When I was in the classroom, the best days were when a unit both sparked my students’ interest and helped them see the world or themselves in a new way. The first time I taught a future-focused unit, I found a perfect mix of both.
They read future oriented-novels, compared them with articles about change happening today, and envisioned their own future worlds. My students were intrigued by the promise of new technologies but were also attuned to possible unintended consequences. Their concern about some of the dystopian futures they imagined was matched only by their insistence that we all must be involved in influencing the future. In the end, they developed mostly hopeful and optimistic future images, but their weeks of discussion, reading, and thinking made them understand that we all have a role in shaping what’s to come and that our preferred futures are unlikely to occur without focused action.
Many students do not get a chance to explore the future in a rigorous and creative way. To help bring futures thinking to more students and surface their views of the future of learning, Teach the Future and KnowledgeWorks are hosting a student design competition, Imagine FutureEd. That competition invites students to submit scenarios (stories about the future) and artifacts (images of the future).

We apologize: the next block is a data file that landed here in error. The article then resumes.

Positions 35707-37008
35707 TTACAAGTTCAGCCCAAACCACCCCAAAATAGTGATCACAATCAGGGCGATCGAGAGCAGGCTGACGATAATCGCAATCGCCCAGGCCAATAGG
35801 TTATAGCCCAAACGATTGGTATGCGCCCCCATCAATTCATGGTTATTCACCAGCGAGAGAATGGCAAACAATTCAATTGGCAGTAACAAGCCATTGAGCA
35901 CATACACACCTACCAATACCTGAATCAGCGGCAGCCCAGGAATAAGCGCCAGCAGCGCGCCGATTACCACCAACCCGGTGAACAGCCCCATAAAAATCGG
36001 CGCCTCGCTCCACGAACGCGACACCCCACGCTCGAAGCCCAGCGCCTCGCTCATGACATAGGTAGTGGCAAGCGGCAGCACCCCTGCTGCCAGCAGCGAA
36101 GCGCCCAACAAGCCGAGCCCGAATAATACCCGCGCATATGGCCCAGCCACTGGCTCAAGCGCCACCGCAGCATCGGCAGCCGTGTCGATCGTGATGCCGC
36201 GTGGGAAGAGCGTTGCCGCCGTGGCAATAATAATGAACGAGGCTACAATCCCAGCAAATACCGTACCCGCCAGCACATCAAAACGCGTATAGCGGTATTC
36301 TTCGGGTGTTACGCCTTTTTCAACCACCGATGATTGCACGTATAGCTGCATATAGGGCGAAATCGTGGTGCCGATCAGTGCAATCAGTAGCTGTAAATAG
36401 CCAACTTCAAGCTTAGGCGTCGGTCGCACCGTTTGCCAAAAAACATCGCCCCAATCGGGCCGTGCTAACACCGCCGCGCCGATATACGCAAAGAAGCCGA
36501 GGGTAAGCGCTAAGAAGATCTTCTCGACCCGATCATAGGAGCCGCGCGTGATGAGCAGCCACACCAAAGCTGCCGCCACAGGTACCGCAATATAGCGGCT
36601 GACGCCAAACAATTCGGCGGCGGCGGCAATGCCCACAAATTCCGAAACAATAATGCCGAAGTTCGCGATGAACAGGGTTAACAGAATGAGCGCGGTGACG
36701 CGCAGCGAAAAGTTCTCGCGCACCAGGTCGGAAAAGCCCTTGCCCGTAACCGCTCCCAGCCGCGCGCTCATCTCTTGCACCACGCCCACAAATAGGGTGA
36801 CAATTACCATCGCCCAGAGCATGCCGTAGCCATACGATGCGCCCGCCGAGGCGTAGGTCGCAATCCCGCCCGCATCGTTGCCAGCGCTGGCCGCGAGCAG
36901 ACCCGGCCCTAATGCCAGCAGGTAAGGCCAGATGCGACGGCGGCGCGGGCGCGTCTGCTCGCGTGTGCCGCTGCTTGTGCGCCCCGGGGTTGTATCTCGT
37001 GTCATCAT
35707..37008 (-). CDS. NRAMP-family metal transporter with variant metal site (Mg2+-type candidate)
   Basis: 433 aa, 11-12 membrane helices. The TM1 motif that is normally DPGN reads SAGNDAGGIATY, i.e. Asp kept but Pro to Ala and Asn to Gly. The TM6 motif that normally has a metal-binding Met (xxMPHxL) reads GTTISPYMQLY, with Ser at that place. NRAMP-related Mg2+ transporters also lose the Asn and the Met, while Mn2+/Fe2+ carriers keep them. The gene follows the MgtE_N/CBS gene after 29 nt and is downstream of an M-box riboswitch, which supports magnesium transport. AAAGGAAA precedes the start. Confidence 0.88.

I hope that all educators and young people who participate in the Imagine FutureEd competition have a fun and mind-opening experience like my students did. To provide guidance for young people as they create their submissions, Teach the Future and KnowledgeWorks are creating activities to spark both creative and critical thinking. These activities are based on the work of experienced foresight educators and on workshops that we have done with students in the San Francisco Bay Area, Houston, and Pittsburgh. The four core activities that we are developing focus on the following topics:
- Exploring Your Future Outlook: How do you think about the future? How do others think about it?
- Exploring Possibilities for the Future: What changes are happening in education already? What might happen next?
- Telling Stories from the Future: What might the future of learning look like given different trends and possibilities?
- Reflecting on the Future: Why is thinking about the future valuable? What should leaders be doing today to prepare for it?
An extension activity also guides young people through illustrating their stories by creating and submitting artifacts from the future.
There are so many reasons to participate in the Imagine FutureEd competition. In general, teaching young people to think about the future empowers them to ask challenging questions and imagine a range of possibilities. I have always found that to be an enlightening experience for everyone involved, educators included. In particular, the Imagine FutureEd competition gives adult facilitators the chance to develop their toolbox for engaging students around the future and offers the option of receiving some extra help from our team. We are also lining up some exciting prizes! But the most important reason to participate in Imagine FutureEd is that, by giving young people the time and support to think about what, why, and how people could learn in the future, you are telling them that their ideas, voices, and leadership on this important topic matter and deserve to be heard.